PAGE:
Mapping Out the Great Pacific Garbage Patch

Aaron Foyer
The Great Pacific Garbage Patch

The largest accumulation of plastic in the ocean, known as the Great Pacific Garbage Patch (GPGP), is located between Hawaii and California. It’s mostly the result of substantial plastic sources from Asia, as well as intensified fishing activity in the Pacific Ocean.

The GPGP spans 1.6 million square kilometers. It’s nearly two times the size of Texas. Its total plastic mass is equivalent to 500 jumbo jets. More than half of all plastic in the GPGP is considered megaplastics which are greater than 50 centimeters in size and more than 80% is 5 centimeters or greater.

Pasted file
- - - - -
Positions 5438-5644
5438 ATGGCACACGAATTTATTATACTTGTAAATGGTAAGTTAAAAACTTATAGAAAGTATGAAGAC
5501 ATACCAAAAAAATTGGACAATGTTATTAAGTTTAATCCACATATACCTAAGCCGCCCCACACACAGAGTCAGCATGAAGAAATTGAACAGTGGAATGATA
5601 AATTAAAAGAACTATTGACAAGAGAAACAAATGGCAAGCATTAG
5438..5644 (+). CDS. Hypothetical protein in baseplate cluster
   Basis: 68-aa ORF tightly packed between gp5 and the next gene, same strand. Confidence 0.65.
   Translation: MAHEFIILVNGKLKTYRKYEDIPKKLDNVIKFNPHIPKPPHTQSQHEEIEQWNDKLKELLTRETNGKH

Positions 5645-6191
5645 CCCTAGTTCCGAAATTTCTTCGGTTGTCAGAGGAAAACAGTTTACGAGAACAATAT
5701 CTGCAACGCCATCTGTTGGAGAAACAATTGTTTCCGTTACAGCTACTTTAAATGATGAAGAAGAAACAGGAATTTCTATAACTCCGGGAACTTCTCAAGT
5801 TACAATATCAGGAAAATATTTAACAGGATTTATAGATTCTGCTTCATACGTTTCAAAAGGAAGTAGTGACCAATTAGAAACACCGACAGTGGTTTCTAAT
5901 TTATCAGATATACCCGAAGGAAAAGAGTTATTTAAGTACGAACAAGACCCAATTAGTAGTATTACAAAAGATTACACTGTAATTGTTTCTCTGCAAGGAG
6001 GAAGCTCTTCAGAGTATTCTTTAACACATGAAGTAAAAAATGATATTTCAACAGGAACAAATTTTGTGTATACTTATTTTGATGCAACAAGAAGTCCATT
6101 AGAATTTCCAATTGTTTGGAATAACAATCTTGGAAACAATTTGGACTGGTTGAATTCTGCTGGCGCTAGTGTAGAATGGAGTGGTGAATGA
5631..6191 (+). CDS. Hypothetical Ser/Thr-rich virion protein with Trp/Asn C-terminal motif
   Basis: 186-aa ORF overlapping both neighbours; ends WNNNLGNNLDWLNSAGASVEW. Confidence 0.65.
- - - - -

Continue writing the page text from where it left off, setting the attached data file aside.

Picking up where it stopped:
Contrary to popular misconceptions, fishing equipment, not single-use plastics dominate, represent the majority of the GPGP plastic mass. According to a study published in Nature on the languages found on the plastic debris, more than three quarters were from Asian countries.

A reduction in our seafood intake may be the greatest way to reduce plastic in the oceans and in the Great Pacific Garbage Patch to ensure thriving ocean ecosystems.


GPGP – Great Pacific Garbage Patch

cm – Centimeter

km2 – Squared kilometer